Set FirstCell = SourceRange.Cells(RowIndex, 1)
FirstCell.EntireRow.Delete
Next

Application.ScreenUpdating = True

End If
End Sub
```

### How to delete every other row in Excel using the macro

Insert the macro in your worksheet in the usual way via the Visual Basic Editor:

1. Press Alt + F11 to open the Visual Basic for Applications window.
2. On the top menu bar, click Insert > Module, and paste the above macro in the Module
3. Press the F5 key to run the macro.
4. A dialog will pop up and prompt you to select a range. Select your table and click OK:

Done! Every other row in the selected range is deleted:

## How to delete every Nth row in Excel

For this task, we are going to expand the filtering technique that we've used to remove every other row. The difference is in the formula on which the filtering is based:

MOD(ROW()-m, n)

Where:

• m is the row number of the first cell with data minus 1
• n is the Nth row you want to delete

Let's say your data begins in row 2 and you want to delete every 3rd row. So, in your formula n equals 3, and m equals 1 (row 2 minus 1):

`=MOD(ROW() - 1, 3)`

If our data began in row 3, then m would equal 2 (row 3 minus 1), and so on. This correction is needed to sequentially number the rows, starting with the number 1.

What the formula does is divide a relative row number by 3 and return the remainder after division. In our case, it yields zero for every third row because every third number divides by 3 without remainder (3,6,9, etc.):

And now, you perform the already familiar steps to filter "0" rows:

1. Select any cell in your table and click the Filter button on the Data
2. Filter the Helper column to show only "0" values.
3. Select all of the visible "0" rows, right-click and choose Delete Row from the context menu.
4. Remove the filter and delete the Helper column.

In a similar fashion, you can delete every 4th, 5th or any other Nth row in Excel. I thank you for reading and hope to see you on our blog again next week.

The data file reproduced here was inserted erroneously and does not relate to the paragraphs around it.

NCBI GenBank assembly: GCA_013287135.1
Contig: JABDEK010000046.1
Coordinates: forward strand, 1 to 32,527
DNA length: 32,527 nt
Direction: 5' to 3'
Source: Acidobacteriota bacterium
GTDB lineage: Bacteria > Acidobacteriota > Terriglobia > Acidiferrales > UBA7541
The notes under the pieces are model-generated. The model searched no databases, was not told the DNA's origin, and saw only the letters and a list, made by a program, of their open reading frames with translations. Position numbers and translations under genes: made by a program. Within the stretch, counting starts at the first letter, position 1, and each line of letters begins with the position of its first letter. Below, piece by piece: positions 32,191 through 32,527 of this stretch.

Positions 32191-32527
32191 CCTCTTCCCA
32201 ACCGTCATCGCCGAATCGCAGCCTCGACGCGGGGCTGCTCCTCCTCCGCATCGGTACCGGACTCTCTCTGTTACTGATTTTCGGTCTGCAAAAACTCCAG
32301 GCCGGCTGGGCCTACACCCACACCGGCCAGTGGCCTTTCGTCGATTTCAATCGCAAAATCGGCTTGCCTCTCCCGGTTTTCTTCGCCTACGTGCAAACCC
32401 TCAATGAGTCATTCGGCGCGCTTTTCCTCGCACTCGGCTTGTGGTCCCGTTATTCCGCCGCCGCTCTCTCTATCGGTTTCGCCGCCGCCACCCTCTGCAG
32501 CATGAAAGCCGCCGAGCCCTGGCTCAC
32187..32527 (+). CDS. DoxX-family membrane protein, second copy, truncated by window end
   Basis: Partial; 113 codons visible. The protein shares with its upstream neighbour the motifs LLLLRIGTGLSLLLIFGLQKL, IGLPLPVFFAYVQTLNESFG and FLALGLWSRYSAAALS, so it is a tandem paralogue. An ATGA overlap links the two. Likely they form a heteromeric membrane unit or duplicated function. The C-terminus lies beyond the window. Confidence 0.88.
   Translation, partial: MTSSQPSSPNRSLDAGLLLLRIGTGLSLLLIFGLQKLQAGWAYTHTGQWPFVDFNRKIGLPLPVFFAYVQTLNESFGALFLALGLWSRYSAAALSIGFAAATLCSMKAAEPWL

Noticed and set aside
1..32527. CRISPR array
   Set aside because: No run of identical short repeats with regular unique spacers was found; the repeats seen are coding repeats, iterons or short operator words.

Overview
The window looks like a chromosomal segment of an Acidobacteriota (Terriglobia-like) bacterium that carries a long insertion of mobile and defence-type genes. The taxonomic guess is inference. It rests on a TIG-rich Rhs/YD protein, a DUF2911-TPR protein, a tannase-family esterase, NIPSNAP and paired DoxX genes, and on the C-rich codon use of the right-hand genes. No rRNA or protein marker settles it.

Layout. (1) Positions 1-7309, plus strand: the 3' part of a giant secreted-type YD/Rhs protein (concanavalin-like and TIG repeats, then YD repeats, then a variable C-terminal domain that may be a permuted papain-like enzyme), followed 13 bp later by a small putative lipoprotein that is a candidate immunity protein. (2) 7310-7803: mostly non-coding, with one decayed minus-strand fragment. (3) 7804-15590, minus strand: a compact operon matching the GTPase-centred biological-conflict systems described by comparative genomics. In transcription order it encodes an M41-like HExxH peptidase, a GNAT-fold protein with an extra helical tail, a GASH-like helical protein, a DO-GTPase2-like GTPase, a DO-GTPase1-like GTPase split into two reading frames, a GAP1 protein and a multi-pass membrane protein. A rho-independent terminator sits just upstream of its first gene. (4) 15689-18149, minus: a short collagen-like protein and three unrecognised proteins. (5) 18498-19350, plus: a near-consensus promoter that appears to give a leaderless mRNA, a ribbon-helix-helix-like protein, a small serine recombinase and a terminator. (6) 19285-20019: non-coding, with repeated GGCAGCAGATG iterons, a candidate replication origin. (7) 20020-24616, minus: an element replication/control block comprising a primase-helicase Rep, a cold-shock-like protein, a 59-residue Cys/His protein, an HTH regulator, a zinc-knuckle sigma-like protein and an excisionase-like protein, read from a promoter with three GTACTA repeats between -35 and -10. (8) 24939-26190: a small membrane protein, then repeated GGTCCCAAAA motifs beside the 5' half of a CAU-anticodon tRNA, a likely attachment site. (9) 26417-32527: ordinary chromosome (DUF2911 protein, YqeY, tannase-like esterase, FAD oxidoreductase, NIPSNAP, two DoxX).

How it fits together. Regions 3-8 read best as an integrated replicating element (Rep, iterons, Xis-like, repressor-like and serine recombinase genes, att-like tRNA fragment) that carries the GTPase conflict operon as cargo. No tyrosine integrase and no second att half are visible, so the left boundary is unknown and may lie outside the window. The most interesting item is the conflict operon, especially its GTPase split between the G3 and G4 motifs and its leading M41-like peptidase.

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### 28 comments to "How to delete every other row or every Nth row in Excel"

1. prashant says:

thanks it will helps me alot

2. Iqra Khan says:

Hi everyone,
Just want to know that is there any why to delete all rows from each subtotal other than first 3 rows. Actually, need to select the sample based on first three rows from each subtotal and delete the rest of rows from subtotal so that count of each subtotal remains 3.

3. mike says:

the macro formula did not work. according to the comments, it's not working for anyone. delete that section and save future readers the time and frustration.

• Hi!
Specially checked. The macro works. If you describe the problem in detail, I will try to help.

4. Lauren says:

This worked, but in the opposite way that I intended. It keeps deleting the lines I want to keep and keeping the lines I want to get rid of. I've tried everything I could think of to make it work, I tried changing my row selections multiple times and I tried modifying the macro to Second row instead of First. It was the same result every time, and 3 hours later I'm exactly where I started.
I'm going to have to agree with the other commenter that this was an utter waste of time.

• Lauren says:

I just tried the sorting method with 1s and 0s. Infinitely easier. Wish I could have gotten a handle on using the macro, but unfortunately it wasn't meant to be.

• Hi Lauren,